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Quarterback who never gave San Diego a ring gets a little payback

Stiffed Brees

Tripped up: Drew Brees, shown here in happier times. wearing Charger Blue, holding up a finger indicating his future as the number one passer of all time, and carrying a yellow diamond he thought was a lot more valuable than it turned out to be.
Tripped up: Drew Brees, shown here in happier times. wearing Charger Blue, holding up a finger indicating his future as the number one passer of all time, and carrying a yellow diamond he thought was a lot more valuable than it turned out to be.

Court proceedings began last week for the case of Drew Brees vs. La Jolla’s CJ Charles Jewelers. Brees claims that owner Vahid Moradi sold him and his wife Brittany $15 million worth of diamonds over the course of four years and claimed that the stones would serve as a reliable long-term investment, sort of like a second-round draft pick out of Purdue at the dawn of the new millennium. Unfortunately, the Brees got a nasty surprise that made them question their relationship with Moradi, sort of the way you’d question your relationship with a coach who decided to put you on the field over backup Philip Rivers on the final game of the season when your team had no shot at the playoffs. Recently, they received news that the stones were worth only about $6 million, and the deception hit them the way Gerard Warren might hit your shoulder while you were scrambling after a goal-line fumble: a heavy, wrenching blow that left them with an uncertain financial future. Included among the stones was a ring that they claim Moradi said was worth $8.1 million, but which was actually worth just $3.75 million. Brees compared the pain caused by the discrepancy to the pain of being offered backup quarterback money while working as a starter, and told the court that in the future, he would take his business elsewhere, rather than get caught up in the shady machinations of a money-mad San Diego operation. “I can get a ring just as easily in some other city,” he assured the court.

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Tripped up: Drew Brees, shown here in happier times. wearing Charger Blue, holding up a finger indicating his future as the number one passer of all time, and carrying a yellow diamond he thought was a lot more valuable than it turned out to be.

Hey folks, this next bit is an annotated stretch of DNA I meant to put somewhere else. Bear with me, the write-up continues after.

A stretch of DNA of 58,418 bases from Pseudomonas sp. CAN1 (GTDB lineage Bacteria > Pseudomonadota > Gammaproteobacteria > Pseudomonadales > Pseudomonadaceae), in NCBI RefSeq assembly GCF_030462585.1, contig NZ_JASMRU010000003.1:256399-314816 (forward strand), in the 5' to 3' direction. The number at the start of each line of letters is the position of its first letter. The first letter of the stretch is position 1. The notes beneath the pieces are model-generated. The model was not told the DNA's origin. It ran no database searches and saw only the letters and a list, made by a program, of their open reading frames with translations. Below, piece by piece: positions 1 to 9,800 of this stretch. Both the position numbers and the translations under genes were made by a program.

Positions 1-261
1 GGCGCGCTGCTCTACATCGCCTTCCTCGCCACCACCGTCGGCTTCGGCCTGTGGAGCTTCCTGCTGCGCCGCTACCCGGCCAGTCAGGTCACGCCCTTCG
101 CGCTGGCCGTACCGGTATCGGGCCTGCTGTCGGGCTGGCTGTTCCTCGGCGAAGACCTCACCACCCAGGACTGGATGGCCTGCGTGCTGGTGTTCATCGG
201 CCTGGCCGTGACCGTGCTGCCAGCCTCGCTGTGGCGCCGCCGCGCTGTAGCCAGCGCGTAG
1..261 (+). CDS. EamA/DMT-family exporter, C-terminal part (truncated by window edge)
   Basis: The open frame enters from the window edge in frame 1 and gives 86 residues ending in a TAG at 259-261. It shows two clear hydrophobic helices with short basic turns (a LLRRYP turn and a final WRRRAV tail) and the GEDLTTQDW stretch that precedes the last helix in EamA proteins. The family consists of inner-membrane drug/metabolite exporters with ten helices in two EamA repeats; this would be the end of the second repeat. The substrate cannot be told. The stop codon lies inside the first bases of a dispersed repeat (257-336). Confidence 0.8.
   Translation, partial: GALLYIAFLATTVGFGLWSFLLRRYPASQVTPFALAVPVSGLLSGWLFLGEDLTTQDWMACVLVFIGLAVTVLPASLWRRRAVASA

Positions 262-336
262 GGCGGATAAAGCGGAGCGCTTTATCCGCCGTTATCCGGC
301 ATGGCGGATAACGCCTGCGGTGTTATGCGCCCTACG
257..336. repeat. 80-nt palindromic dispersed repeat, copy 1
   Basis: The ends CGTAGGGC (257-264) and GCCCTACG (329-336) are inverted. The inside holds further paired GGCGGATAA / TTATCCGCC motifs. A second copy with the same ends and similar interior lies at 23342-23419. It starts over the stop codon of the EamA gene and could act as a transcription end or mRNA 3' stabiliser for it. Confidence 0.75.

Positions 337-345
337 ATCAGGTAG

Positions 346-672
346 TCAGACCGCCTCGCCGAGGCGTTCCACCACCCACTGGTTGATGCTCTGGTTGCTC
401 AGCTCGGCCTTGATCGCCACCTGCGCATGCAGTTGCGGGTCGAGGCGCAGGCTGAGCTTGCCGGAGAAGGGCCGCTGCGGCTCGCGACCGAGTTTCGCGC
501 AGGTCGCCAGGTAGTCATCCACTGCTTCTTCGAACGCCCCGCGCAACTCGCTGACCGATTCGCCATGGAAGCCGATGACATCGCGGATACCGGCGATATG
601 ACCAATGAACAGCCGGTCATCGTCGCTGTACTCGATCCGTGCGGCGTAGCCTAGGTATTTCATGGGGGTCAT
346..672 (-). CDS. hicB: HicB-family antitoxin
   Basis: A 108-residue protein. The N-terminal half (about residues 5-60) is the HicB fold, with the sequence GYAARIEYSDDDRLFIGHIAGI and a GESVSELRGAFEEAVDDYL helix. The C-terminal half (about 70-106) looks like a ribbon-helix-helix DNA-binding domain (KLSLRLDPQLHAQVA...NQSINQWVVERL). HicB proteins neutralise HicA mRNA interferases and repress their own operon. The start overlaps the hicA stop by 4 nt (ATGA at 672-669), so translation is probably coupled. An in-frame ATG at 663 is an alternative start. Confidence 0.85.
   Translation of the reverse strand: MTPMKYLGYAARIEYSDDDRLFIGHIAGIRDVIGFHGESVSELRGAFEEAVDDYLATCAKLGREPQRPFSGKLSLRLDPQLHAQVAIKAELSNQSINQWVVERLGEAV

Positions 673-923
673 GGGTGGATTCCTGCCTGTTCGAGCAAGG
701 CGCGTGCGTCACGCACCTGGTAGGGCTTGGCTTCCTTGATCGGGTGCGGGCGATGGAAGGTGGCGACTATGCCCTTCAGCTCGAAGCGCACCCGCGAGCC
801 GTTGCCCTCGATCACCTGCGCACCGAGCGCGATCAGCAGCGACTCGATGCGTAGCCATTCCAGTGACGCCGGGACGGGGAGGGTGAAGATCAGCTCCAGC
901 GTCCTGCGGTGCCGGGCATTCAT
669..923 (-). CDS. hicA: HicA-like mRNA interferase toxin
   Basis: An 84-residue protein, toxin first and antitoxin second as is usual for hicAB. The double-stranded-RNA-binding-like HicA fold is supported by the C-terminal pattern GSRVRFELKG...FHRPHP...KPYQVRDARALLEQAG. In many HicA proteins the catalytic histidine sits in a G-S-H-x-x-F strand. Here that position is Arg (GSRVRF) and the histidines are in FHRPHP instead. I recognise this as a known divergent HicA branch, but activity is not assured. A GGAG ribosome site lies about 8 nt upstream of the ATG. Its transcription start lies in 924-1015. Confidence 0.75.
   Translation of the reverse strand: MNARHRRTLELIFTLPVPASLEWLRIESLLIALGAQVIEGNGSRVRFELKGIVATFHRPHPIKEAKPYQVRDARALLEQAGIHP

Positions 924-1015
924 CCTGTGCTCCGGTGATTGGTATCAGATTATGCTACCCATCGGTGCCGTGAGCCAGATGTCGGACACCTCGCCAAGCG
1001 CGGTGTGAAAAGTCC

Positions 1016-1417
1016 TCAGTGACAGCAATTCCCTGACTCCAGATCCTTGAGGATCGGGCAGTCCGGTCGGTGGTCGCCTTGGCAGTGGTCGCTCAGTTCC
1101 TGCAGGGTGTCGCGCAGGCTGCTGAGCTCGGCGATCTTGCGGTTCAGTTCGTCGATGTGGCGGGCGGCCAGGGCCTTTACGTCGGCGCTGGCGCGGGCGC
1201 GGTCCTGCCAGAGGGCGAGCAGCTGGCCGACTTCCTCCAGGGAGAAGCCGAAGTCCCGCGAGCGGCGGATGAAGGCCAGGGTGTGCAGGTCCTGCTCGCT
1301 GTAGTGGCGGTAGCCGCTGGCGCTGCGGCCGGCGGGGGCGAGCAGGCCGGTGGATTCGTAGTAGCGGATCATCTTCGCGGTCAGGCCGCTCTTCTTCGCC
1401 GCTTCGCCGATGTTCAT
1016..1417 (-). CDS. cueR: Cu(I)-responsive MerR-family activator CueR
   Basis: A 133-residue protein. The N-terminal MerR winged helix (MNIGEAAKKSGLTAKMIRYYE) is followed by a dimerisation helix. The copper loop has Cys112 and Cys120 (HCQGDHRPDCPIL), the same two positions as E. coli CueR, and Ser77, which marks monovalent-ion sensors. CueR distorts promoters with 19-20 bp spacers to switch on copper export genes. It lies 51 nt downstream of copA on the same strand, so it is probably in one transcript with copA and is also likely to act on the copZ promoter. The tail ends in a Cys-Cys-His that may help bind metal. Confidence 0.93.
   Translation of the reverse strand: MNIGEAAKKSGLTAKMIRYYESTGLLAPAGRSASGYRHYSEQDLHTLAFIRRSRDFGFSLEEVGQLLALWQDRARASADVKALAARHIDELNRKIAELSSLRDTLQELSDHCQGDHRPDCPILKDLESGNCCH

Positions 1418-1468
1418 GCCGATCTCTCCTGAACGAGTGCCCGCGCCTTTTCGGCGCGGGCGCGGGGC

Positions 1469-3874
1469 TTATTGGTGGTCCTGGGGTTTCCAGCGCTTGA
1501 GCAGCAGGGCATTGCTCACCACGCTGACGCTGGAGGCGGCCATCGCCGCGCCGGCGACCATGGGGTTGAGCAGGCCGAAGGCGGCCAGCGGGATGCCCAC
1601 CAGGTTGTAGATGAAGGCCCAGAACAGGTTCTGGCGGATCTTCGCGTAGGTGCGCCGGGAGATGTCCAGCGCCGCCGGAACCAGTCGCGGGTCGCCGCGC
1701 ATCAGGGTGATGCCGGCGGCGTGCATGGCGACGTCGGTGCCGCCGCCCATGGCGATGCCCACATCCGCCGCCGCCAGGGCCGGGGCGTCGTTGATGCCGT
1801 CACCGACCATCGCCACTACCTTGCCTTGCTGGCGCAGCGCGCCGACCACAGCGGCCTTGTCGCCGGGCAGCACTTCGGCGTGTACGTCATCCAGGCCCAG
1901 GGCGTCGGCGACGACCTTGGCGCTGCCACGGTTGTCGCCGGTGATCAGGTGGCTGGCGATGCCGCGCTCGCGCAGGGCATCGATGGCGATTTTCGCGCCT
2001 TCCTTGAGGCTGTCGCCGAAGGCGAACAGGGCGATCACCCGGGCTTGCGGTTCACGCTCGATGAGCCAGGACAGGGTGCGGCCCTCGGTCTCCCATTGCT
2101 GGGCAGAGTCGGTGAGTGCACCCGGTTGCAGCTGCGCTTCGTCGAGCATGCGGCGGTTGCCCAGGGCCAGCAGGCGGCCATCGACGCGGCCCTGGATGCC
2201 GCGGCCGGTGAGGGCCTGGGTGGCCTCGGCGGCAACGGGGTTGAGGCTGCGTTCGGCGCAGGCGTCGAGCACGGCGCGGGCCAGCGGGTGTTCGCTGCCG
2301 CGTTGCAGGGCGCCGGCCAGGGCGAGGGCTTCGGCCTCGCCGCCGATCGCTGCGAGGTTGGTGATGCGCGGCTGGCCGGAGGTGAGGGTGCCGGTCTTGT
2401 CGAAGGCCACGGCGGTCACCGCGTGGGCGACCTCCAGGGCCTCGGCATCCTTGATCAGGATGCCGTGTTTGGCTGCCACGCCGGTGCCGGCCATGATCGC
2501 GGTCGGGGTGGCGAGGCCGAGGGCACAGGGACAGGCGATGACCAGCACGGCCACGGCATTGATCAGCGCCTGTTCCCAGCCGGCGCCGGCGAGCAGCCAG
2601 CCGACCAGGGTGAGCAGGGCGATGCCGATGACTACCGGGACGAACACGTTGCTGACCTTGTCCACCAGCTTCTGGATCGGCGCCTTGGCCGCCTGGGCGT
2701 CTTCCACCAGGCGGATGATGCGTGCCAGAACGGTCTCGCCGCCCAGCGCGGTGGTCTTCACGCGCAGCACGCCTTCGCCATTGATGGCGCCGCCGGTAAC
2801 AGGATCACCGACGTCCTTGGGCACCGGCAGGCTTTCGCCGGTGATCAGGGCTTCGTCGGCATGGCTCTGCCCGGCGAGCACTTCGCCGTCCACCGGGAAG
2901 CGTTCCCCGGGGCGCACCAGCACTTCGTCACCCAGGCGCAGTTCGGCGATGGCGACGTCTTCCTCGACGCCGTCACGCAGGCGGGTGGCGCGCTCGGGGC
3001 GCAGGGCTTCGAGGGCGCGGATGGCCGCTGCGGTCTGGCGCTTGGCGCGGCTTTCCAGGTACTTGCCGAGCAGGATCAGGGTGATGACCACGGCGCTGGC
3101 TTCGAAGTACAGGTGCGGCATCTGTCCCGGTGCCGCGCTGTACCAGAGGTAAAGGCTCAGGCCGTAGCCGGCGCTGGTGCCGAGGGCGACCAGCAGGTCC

Tripped up: Drew Brees, shown here in happier times. wearing Charger Blue, holding up a finger indicating his future as the number one passer of all time, and carrying a yellow diamond he thought was a lot more valuable than it turned out to be.

Court proceedings began last week for the case of Drew Brees vs. La Jolla’s CJ Charles Jewelers. Brees claims that owner Vahid Moradi sold him and his wife Brittany $15 million worth of diamonds over the course of four years and claimed that the stones would serve as a reliable long-term investment, sort of like a second-round draft pick out of Purdue at the dawn of the new millennium. Unfortunately, the Brees got a nasty surprise that made them question their relationship with Moradi, sort of the way you’d question your relationship with a coach who decided to put you on the field over backup Philip Rivers on the final game of the season when your team had no shot at the playoffs. Recently, they received news that the stones were worth only about $6 million, and the deception hit them the way Gerard Warren might hit your shoulder while you were scrambling after a goal-line fumble: a heavy, wrenching blow that left them with an uncertain financial future. Included among the stones was a ring that they claim Moradi said was worth $8.1 million, but which was actually worth just $3.75 million. Brees compared the pain caused by the discrepancy to the pain of being offered backup quarterback money while working as a starter, and told the court that in the future, he would take his business elsewhere, rather than get caught up in the shady machinations of a money-mad San Diego operation. “I can get a ring just as easily in some other city,” he assured the court.

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